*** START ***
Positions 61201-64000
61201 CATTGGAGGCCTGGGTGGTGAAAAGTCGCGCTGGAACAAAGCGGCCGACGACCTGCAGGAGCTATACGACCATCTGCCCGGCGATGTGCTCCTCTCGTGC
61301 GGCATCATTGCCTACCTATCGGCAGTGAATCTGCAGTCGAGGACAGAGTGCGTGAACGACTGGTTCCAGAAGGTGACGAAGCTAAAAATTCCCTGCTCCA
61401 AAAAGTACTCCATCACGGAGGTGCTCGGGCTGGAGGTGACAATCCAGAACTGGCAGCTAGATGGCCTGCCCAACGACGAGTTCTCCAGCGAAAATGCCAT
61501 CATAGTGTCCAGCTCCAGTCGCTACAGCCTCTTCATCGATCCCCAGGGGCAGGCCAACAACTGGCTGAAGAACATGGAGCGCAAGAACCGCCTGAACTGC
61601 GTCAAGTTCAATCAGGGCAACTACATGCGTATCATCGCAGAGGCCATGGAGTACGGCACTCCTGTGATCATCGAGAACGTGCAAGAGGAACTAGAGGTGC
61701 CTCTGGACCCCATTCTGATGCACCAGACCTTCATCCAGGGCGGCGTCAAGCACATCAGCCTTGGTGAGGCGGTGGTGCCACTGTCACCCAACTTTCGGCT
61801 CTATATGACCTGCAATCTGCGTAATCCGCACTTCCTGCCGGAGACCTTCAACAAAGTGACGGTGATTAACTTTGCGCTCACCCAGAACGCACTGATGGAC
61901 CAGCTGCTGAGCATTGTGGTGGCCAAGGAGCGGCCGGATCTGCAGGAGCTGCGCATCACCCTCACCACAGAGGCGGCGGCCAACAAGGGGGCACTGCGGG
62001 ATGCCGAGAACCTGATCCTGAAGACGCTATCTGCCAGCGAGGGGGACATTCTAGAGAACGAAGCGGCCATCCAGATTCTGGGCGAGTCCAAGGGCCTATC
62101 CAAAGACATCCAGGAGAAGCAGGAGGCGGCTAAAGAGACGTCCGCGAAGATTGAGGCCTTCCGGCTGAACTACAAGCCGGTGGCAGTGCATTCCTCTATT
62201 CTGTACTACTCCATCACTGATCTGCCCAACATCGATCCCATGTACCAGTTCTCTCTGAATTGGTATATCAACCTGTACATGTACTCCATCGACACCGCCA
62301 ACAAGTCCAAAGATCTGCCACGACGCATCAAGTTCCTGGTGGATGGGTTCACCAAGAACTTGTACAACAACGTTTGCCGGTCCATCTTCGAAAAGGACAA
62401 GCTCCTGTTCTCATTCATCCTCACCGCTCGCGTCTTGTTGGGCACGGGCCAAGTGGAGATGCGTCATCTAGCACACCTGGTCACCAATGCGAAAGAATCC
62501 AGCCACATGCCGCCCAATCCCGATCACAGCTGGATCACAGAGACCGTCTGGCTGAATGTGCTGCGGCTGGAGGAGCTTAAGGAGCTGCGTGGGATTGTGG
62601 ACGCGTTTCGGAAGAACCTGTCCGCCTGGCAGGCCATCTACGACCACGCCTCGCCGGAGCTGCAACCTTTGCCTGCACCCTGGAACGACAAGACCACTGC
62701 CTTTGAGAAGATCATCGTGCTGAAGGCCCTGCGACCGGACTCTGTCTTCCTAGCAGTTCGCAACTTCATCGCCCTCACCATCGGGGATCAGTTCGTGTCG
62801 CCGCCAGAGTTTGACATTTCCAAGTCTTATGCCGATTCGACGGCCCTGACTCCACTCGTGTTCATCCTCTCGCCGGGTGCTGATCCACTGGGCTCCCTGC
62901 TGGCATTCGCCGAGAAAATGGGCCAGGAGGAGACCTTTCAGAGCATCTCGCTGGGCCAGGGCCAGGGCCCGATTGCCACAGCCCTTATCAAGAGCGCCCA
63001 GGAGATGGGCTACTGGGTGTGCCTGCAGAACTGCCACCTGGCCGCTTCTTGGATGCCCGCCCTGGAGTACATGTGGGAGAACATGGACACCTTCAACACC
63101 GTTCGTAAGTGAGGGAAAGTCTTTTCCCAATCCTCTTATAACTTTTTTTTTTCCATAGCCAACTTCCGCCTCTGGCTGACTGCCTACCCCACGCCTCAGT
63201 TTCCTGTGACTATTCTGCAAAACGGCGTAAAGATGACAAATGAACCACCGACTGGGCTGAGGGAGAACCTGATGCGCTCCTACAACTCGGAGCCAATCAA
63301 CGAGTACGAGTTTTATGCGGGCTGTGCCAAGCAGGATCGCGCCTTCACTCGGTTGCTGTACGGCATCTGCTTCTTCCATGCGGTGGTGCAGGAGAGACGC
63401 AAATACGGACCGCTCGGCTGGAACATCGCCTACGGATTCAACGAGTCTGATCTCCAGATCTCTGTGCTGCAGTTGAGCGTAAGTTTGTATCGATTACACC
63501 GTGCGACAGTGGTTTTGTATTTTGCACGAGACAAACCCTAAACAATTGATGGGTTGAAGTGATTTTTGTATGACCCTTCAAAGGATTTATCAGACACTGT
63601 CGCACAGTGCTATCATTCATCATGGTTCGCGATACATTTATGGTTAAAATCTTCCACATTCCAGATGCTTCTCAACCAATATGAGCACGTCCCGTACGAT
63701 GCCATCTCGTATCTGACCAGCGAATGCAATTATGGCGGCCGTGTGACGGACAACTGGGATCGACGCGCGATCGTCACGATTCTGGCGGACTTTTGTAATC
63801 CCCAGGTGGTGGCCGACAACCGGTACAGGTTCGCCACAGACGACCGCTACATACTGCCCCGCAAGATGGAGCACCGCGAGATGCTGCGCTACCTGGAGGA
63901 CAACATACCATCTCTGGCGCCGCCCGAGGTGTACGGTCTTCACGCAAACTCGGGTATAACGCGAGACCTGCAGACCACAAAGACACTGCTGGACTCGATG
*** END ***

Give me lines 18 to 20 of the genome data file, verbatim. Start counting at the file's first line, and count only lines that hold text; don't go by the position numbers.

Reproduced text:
62801 CCGCCAGAGTTTGACATTTCCAAGTCTTATGCCGATTCGACGGCCCTGACTCCACTCGTGTTCATCCTCTCGCCGGGTGCTGATCCACTGGGCTCCCTGC
62901 TGGCATTCGCCGAGAAAATGGGCCAGGAGGAGACCTTTCAGAGCATCTCGCTGGGCCAGGGCCAGGGCCCGATTGCCACAGCCCTTATCAAGAGCGCCCA
63001 GGAGATGGGCTACTGGGTGTGCCTGCAGAACTGCCACCTGGCCGCTTCTTGGATGCCCGCCCTGGAGTACATGTGGGAGAACATGGACACCTTCAACACC